Water Health Educator - Promoting advocacy for access to clean water
Issues: Europe (continued)
Poland: Water Pollution
 by Katherine Fite
 
By 1989, Poland was in a deep state of environmental disrepair.  Since post World War II, Polish economy was driven by unregulated use of natural resources. The amount of water and air pollution in Poland was the one of the highest levels in Europe.  Large areas of agricultural land and forest were stripped and destroyed to make room for industry and biodiversity was lost. From 1945 to 1988, wastewater management and environmental protection was under the regulation of 49 principal governments.  Regulations and authority was dispersed and ultimately ineffective.  Major political changes in 1990 led Poland to also evaluate their environmental state and what they found was dismal.  
 
A report published in 1990 showed that 65% of Poland’s river water was so contaminated with pollutants that industrial equipment would erode when placed in the waterway.  In addition, 95% of river water was deemed unsafe to drink.  Almost none of the major Polish cities had an adequate water treatment facility.  About 5% of public, 9% of industrial, and 19% of local drinking water systems were classified as contaminated.  Over half of domestic lakes were damaged due to acid rainfall and the Vistula River was classified as a major polluter of the Baltic Sea.  In addition, inspections done on once Soviet occupied military bases revealed that sewage and fuel leakage was uncontrolled and untreated.  Poland had a serious problem with pollution and water quality.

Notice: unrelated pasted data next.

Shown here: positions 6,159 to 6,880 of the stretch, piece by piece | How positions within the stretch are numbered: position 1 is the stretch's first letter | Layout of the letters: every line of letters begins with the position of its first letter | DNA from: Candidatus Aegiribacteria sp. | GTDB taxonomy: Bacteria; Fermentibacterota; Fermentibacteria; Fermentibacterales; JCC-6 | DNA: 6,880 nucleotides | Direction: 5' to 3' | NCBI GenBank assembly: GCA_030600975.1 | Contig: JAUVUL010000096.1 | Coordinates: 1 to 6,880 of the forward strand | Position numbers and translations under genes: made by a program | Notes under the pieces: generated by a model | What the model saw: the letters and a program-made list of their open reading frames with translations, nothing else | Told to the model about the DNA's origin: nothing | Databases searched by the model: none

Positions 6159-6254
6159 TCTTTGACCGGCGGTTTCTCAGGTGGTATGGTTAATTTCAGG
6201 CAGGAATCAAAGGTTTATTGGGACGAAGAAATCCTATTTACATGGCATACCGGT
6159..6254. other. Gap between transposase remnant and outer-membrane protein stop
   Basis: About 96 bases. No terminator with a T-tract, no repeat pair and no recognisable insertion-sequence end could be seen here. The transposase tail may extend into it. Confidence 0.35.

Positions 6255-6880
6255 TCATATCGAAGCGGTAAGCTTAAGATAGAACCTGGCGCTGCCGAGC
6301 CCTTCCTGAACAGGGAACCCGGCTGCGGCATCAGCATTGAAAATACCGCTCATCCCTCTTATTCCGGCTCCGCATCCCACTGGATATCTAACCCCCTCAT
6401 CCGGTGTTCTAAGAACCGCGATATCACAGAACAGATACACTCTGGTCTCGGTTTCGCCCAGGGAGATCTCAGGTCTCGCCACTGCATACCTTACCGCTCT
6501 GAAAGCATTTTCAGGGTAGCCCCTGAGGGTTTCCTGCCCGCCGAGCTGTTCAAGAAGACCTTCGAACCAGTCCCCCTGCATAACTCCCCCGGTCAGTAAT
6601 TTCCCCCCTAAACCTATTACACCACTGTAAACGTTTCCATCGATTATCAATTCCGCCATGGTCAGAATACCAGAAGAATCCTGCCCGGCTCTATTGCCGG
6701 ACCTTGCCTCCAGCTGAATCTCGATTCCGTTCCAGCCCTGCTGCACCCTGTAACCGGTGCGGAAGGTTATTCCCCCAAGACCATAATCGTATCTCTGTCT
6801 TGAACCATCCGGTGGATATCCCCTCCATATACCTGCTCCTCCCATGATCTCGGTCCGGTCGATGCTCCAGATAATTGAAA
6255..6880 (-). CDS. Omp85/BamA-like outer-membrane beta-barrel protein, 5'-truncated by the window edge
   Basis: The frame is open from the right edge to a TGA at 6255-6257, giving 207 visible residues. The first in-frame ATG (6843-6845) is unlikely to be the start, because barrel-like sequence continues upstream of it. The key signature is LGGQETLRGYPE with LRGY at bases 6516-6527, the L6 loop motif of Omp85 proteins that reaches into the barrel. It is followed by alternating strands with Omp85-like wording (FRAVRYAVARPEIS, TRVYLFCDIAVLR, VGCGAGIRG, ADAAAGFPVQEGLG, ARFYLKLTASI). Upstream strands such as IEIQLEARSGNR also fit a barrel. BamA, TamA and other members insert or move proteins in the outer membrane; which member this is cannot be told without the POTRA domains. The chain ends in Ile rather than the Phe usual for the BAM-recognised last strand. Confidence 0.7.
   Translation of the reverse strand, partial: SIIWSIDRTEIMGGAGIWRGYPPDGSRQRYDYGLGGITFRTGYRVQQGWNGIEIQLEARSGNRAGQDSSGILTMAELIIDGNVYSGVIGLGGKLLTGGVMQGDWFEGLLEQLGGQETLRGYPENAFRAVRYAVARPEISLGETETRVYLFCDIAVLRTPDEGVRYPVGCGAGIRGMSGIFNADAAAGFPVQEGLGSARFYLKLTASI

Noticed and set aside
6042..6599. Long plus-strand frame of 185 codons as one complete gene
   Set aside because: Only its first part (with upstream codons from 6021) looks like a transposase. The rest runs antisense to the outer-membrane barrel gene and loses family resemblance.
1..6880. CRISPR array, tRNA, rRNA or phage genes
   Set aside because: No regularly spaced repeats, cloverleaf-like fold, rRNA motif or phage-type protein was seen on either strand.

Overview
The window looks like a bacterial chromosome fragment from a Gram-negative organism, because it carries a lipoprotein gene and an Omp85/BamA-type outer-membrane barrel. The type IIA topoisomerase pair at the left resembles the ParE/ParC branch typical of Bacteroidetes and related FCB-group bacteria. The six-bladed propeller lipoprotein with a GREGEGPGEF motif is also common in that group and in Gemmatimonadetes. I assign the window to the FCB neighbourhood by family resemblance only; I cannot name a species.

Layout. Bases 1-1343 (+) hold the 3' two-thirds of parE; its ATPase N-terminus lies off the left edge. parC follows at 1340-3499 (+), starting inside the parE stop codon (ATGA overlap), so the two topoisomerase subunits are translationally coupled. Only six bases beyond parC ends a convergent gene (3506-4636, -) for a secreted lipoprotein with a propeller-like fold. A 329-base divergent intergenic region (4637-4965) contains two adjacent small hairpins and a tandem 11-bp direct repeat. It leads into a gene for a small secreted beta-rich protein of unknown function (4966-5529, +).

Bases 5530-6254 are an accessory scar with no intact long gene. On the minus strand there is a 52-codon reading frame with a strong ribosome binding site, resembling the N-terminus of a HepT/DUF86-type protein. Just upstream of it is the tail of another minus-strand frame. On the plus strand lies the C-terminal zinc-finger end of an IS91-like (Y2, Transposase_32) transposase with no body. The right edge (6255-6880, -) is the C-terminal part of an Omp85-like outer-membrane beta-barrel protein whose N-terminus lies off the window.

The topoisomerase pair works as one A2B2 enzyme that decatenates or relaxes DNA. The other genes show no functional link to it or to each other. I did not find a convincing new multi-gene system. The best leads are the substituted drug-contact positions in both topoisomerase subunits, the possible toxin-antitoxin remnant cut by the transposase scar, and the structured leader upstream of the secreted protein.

For the past two decades, Poland has worked diligently to restore its nations environmental integrity.  One of the key challenges they faced was establishing a relationship with economic development with environmental protection. Poland has made great strides by reconstructing industrial and energy sectors and by implementing newly passed environmental policies.  According to an OECD (Organization for Economic Cooperation and Development) report, Poland has improved in a variety of areas including nature conservation, pollution reduction and integration of environment and economy.